FGFR4 prevents hyperlipidemia and insulin resistance but underlies high-fat diet-induced fatty liver

Xinqiang Huang, Chaofeng Yang, Yongde Luo, Chengliu Jin, Fen Wang, Wallace L. McKeehan

Research output: Contribution to journalArticle

85 Citations (Scopus)

Abstract

OBJECTIVE - Fibroblast growth factor (FGF) family signaling largely controls cellular homeostasis through short-range inter-cell paracrine communication. Recently FGF15/19, 21, and 23 have been implicated in endocrine control of metabolic homeostasis. The identity and location of the FGF receptor isotypes that mediate these effects are unclear. The objective was to determine the role of FGFR4, an isotype that has been proposed to mediate an ileal FGF15/19 to hepatocyte FGFR4 axis in cholesterol homeostasis, in metabolic homeostasis in vivo. RESEARCH DESIGN AND METHODS - FGFR4-/- mice - mice overexpressing constitutively active hepatic FGFR4 - and FGFR4 -/- with constitutively active hepatic FGFR4 restored in the liver were subjected to a normal and a chronic high-fat diet sufficient to result in obesity. Systemic and liver-specific metabolic phenotypes were then characterized. RESULTS - FGFR4-deficient mice on a normal diet exhibited features of metabolic syndrome that include increased mass of white adipose tissue, hyperlipidemia, glucose intolerance, and insulin resistance, in addition to hypercholesterolemia. Surprisingly, the FGFR4 deficiency alleviated high-fat diet-induced fatty liver in obese mice, which is also a correlate of metabolic syndrome. Restoration of FGFR4, specifically in hepatocytes of FGFR4-deficient mice, decreased plasma lipid levels and restored the high-fat diet-induced fatty liver but failed to restore glucose tolerance and sensitivity to insulin. CONCLUSIONS - FGFR4 plays essential roles in systemic lipid and glucose homeostasis. FGFR4 activity in hepatocytes that normally serves to prevent systemic hyperlipidemia paradoxically underlies the fatty liver disease associated with chronic high-fat intake and obesity.

Original languageEnglish (US)
Pages (from-to)2501-2510
Number of pages10
JournalDiabetes
Volume56
Issue number10
DOIs
StatePublished - Oct 1 2007
Externally publishedYes

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High Fat Diet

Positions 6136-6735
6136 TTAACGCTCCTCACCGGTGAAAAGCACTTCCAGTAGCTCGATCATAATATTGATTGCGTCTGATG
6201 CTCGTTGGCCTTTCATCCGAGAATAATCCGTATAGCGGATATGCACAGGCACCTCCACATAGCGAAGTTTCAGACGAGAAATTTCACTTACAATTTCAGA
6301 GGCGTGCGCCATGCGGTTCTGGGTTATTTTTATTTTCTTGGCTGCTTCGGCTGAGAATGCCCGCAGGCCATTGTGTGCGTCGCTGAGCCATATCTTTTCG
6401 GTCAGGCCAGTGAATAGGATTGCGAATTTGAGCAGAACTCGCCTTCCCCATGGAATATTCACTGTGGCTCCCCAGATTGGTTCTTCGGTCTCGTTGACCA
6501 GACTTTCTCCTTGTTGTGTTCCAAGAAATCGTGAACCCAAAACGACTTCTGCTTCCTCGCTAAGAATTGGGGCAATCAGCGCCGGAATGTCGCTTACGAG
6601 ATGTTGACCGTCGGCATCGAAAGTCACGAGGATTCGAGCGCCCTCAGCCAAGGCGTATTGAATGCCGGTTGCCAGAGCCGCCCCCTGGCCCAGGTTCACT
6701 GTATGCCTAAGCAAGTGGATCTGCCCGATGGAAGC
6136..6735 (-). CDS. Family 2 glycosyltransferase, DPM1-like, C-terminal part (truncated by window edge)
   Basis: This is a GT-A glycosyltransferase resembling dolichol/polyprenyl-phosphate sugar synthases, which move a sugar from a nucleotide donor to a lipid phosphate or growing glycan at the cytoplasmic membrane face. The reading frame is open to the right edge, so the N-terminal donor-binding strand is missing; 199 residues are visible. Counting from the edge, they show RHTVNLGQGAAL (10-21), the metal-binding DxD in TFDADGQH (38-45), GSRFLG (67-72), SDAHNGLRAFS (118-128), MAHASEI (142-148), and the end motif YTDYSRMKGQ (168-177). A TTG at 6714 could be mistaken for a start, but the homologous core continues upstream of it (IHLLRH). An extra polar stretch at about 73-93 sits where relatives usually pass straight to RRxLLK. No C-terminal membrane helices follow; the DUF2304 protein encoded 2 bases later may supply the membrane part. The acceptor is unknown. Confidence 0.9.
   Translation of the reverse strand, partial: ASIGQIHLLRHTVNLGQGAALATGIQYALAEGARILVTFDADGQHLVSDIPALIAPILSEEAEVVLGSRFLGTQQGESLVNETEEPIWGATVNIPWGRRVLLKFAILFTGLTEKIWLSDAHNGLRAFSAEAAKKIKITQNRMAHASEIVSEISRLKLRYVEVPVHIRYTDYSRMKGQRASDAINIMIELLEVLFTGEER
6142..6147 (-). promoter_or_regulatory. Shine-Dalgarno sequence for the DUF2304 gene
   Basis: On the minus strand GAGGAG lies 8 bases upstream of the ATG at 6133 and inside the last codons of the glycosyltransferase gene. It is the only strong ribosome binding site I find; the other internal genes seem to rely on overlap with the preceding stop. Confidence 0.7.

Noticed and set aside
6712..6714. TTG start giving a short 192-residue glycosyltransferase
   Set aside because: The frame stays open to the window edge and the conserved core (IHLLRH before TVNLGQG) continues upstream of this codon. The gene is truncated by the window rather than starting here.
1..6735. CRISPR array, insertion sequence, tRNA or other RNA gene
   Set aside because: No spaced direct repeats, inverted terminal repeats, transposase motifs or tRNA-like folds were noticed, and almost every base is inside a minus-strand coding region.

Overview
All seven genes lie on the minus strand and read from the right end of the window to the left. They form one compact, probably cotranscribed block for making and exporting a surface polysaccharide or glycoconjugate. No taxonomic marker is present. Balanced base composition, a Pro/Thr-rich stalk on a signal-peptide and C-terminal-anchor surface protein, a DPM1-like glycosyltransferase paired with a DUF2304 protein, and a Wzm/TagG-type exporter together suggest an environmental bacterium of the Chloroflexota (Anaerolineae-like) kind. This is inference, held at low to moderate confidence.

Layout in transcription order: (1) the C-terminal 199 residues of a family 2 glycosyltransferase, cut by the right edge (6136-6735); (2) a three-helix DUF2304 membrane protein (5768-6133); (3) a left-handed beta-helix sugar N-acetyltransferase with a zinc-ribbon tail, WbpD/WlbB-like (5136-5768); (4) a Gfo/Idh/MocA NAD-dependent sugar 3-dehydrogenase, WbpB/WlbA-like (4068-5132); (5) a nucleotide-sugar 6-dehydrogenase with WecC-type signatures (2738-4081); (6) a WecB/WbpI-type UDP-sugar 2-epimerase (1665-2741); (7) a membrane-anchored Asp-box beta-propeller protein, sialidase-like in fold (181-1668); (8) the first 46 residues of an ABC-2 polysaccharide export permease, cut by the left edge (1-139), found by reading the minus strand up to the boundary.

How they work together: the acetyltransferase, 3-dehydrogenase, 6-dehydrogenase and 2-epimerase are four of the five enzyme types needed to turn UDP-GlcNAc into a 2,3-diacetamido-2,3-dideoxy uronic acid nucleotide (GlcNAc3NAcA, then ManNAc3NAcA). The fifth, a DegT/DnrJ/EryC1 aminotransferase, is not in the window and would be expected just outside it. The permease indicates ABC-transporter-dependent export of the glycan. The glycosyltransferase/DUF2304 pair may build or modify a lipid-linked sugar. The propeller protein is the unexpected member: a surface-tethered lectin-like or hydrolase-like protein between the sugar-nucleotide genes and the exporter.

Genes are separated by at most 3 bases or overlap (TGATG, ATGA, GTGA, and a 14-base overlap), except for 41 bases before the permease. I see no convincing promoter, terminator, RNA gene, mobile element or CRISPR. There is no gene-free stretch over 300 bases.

Fatty Liver
Hyperlipidemias
Insulin Resistance
Homeostasis
Hepatocytes
Liver
Obesity
Paracrine Communication
Lipids
Glucose
Fibroblast Growth Factor Receptors
Obese Mice
White Adipose Tissue
Glucose Intolerance
Fibroblast Growth Factors
Hypercholesterolemia
Cell Communication
Liver Diseases
Research Design

ASJC Scopus subject areas

  • Internal Medicine
  • Endocrinology, Diabetes and Metabolism

Cite this

FGFR4 prevents hyperlipidemia and insulin resistance but underlies high-fat diet-induced fatty liver. / Huang, Xinqiang; Yang, Chaofeng; Luo, Yongde; Jin, Chengliu; Wang, Fen; McKeehan, Wallace L.

In: Diabetes, Vol. 56, No. 10, 01.10.2007, p. 2501-2510.

Research output: Contribution to journalArticle

Huang, Xinqiang ; Yang, Chaofeng ; Luo, Yongde ; Jin, Chengliu ; Wang, Fen ; McKeehan, Wallace L. / FGFR4 prevents hyperlipidemia and insulin resistance but underlies high-fat diet-induced fatty liver. In: Diabetes. 2007 ; Vol. 56, No. 10. pp. 2501-2510.
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AU - Yang, Chaofeng

AU - Luo, Yongde

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AU - Wang, Fen

AU - McKeehan, Wallace L.

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N2 - OBJECTIVE - Fibroblast growth factor (FGF) family signaling largely controls cellular homeostasis through short-range inter-cell paracrine communication. Recently FGF15/19, 21, and 23 have been implicated in endocrine control of metabolic homeostasis. The identity and location of the FGF receptor isotypes that mediate these effects are unclear. The objective was to determine the role of FGFR4, an isotype that has been proposed to mediate an ileal FGF15/19 to hepatocyte FGFR4 axis in cholesterol homeostasis, in metabolic homeostasis in vivo. RESEARCH DESIGN AND METHODS - FGFR4-/- mice - mice overexpressing constitutively active hepatic FGFR4 - and FGFR4 -/- with constitutively active hepatic FGFR4 restored in the liver were subjected to a normal and a chronic high-fat diet sufficient to result in obesity. Systemic and liver-specific metabolic phenotypes were then characterized. RESULTS - FGFR4-deficient mice on a normal diet exhibited features of metabolic syndrome that include increased mass of white adipose tissue, hyperlipidemia, glucose intolerance, and insulin resistance, in addition to hypercholesterolemia. Surprisingly, the FGFR4 deficiency alleviated high-fat diet-induced fatty liver in obese mice, which is also a correlate of metabolic syndrome. Restoration of FGFR4, specifically in hepatocytes of FGFR4-deficient mice, decreased plasma lipid levels and restored the high-fat diet-induced fatty liver but failed to restore glucose tolerance and sensitivity to insulin. CONCLUSIONS - FGFR4 plays essential roles in systemic lipid and glucose homeostasis. FGFR4 activity in hepatocytes that normally serves to prevent systemic hyperlipidemia paradoxically underlies the fatty liver disease associated with chronic high-fat intake and obesity.

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